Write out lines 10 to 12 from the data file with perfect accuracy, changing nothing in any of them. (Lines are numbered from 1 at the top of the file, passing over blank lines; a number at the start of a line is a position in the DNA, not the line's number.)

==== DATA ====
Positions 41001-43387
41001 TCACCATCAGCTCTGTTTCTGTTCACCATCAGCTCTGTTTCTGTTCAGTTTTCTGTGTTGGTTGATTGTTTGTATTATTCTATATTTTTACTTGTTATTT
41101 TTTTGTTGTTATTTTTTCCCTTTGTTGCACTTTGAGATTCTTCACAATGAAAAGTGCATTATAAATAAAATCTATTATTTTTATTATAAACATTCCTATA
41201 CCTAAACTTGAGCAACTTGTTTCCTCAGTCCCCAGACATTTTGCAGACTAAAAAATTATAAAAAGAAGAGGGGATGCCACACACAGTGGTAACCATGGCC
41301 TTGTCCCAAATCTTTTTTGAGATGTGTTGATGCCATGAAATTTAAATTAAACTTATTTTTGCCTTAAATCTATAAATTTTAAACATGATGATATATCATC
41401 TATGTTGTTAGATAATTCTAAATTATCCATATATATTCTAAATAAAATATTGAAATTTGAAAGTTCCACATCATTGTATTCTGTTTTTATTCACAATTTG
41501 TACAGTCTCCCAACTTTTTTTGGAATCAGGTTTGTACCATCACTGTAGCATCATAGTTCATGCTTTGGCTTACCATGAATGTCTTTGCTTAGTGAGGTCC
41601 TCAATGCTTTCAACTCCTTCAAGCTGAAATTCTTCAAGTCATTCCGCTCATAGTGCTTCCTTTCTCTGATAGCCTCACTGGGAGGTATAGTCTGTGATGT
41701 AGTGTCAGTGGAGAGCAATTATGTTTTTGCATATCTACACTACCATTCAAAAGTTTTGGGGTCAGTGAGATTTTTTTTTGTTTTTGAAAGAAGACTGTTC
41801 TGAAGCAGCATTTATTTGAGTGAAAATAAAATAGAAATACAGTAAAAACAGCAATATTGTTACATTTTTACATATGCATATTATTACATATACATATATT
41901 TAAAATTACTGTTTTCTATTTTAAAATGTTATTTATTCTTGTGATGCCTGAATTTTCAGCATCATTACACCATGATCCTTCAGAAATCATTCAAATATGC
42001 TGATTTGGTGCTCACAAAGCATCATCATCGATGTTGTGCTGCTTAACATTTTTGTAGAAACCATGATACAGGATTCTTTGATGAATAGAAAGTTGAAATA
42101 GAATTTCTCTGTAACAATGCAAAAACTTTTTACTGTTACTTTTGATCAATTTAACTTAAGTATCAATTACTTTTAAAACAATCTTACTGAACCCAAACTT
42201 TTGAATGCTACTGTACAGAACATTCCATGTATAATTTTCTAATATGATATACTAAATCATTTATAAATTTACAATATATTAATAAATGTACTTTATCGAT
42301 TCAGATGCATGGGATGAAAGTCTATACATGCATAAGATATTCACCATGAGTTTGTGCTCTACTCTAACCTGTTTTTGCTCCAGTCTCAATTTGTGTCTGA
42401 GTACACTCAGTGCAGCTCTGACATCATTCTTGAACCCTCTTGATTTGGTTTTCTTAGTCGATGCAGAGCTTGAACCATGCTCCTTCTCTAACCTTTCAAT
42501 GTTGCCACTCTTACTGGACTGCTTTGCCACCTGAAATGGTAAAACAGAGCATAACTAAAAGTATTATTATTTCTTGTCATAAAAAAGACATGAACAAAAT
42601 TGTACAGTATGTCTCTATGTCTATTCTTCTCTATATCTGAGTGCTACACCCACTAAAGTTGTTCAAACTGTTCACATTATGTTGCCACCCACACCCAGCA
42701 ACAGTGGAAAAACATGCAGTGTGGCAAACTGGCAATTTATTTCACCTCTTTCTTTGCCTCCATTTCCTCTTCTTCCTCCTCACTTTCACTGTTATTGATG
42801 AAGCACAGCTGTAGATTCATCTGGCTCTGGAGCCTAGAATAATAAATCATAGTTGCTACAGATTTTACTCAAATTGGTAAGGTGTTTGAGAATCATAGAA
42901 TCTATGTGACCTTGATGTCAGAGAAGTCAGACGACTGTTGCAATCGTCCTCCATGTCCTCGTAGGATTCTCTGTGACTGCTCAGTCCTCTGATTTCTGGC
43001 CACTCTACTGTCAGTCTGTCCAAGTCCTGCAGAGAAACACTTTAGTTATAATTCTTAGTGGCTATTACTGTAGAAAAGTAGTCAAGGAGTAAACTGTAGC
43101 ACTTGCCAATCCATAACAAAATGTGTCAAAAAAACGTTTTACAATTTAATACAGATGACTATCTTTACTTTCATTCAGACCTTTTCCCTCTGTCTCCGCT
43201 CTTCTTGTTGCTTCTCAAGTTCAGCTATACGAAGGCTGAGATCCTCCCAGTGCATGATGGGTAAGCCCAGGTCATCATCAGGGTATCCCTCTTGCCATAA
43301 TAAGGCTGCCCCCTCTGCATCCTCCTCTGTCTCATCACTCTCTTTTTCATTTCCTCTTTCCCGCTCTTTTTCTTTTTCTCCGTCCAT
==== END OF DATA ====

41801 TGAAGCAGCATTTATTTGAGTGAAAATAAAATAGAAATACAGTAAAAACAGCAATATTGTTACATTTTTACATATGCATATTATTACATATACATATATT
41901 TAAAATTACTGTTTTCTATTTTAAAATGTTATTTATTCTTGTGATGCCTGAATTTTCAGCATCATTACACCATGATCCTTCAGAAATCATTCAAATATGC
42001 TGATTTGGTGCTCACAAAGCATCATCATCGATGTTGTGCTGCTTAACATTTTTGTAGAAACCATGATACAGGATTCTTTGATGAATAGAAAGTTGAAATA